It seems like some people think this law flushes the first amendment on the web down a toilet!

Some say law on Net stalking is 'annoying'

Richard Willing USA Today Feb. 19, 2006 12:00 AM

WASHINGTON - It didn't get much publicity, but an anti-stalking bill passed by Congress recently makes it a federal crime to "annoy" someone over the Internet.

And that's really beginning to bug some people.

"It's a stupid law that has slipped in under the radar," said Clinton Fein, a San Francisco-based artist who runs, a Web site that he said offers "unique and irreverent" commentary on politics and culture. "Who says what's officially annoying? Is that a business we really want our government to be in?"

The law makes it a crime to anonymously "annoy, abuse, threaten or harass" another person over the Internet.

Rep. Jim McDermott of Washington inserted the provision into legislation that reauthorized the federal Violence Against Women Act. It carries a prison sentence of up to two years and an unspecified fine for those convicted of violations. President Bush signed the bill into law Jan. 5.

McDermott said he was prompted to act by the case of Joelle Ligon, a Seattle woman who was sent menacing e-mails, falsely accused of resume-padding in messages to co-workers and impersonated in sex-oriented Internet chat rooms from 1998 to 2003.

Some of the communications were traced to a former boyfriend in South Carolina. He was sentenced to five years of probation and 500 hours of community service after he was prosecuted under a federal telecommunications law that protects against harassment.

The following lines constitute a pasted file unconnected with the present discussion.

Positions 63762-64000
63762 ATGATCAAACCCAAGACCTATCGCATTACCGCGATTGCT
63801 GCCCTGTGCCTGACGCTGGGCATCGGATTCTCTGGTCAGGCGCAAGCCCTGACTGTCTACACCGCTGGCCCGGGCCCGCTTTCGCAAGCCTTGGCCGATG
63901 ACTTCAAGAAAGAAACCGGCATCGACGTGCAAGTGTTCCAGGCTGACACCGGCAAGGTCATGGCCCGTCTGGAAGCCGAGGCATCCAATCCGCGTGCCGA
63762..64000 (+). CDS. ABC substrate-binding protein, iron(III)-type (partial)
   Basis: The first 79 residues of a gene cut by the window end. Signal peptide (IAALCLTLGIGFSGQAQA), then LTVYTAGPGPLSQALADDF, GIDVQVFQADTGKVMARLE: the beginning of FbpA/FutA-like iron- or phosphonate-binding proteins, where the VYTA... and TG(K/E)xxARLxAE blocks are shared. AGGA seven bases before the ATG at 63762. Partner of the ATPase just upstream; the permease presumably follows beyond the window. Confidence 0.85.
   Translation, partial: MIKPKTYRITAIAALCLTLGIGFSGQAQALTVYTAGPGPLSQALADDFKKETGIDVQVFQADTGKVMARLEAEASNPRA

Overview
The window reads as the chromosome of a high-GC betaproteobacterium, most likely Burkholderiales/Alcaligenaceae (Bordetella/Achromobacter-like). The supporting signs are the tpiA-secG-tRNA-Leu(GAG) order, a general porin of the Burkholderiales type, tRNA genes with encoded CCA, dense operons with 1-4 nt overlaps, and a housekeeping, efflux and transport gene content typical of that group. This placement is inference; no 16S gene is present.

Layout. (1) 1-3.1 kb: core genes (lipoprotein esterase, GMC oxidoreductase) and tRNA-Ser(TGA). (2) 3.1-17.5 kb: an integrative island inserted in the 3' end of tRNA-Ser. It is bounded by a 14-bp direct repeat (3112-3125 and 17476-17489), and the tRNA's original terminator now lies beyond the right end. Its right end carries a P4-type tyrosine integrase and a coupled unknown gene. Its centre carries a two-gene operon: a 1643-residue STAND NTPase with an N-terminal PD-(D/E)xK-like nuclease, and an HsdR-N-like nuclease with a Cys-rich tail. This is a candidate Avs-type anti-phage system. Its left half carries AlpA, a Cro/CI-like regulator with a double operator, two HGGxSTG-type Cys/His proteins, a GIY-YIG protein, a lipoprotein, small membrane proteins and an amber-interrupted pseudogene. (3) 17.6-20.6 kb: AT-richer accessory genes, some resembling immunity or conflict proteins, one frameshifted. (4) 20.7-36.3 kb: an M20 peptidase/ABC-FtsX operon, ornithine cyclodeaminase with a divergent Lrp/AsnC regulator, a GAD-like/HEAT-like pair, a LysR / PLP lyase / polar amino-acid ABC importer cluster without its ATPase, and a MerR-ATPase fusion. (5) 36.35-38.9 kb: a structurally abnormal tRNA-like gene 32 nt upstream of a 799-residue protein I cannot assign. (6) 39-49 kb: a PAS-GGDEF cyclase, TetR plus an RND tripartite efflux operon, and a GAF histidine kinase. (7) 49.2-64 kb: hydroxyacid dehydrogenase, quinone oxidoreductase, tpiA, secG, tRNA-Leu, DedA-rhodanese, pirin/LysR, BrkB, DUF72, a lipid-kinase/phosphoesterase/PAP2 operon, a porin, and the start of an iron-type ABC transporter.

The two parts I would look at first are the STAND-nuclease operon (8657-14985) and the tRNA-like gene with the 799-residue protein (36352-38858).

To eliminate questions over whether phone law applied to the Internet, McDermott pressed for the new legislation. The language "annoy, abuse, threaten or harass" was taken directly from the telephone law.

Mike DeCesare, a spokesman for McDermott, said the new law is not intended to curb free speech.

"This is about bad people doing bad things. . . . It relates to somebody who does something to somebody else," he said. "It's not about posting something on a message board. It's got to be direct, one-to-one communication."

No one has been prosecuted under the new law, DeCesare said.

Critics are not satisfied. Fein said it is unclear whether the law refers to annoying "conduct" or simply an e-mail whose message irritates its recipient.

"No one knows what this means," Fein said. "That in itself has a chilling effect."

Barry Steinhardt, a lawyer who specializes in privacy issues at the American Civil Liberties Union in New York City, said the new law's chief problem is the "subjective nature" of the word "annoy."

"Words like threaten, harass and abuse can be defined by what a reasonable person understands them to mean," he said. "Anyone who's ever had their spam filter stop something they wanted, or let something through that they didn't, knows that deciding what is annoying is something else again."

He said the ACLU is considering whether to ask a federal court to declare the new law unconstitutional because it's too vague.

A scholar who specializes in cyberlaw said the law could be difficult to overturn.

Susan Brenner, a University of Dayton law professor and a consultant to the Secret Service on cyberlaws, said courts likely would read "annoy" together with the words that follow it - "abuse, threaten or harass" - and conclude that the law refers to specific behavior.

In 2004, the 6th Circuit U.S. Court of Appeals used that reasoning to uphold the conviction of Erik Bowker, an Ohio man who had stalked a Youngstown television reporter via telephone.

But in 1999, a federal Appeals Court in Washington, D.C., ruled that a man could not be prosecuted for "annoying" conduct because he had telephoned the U.S. attorney seven times to complain about a case that had been brought against him. The calls, the court found, were political speech protected by the First Amendment.

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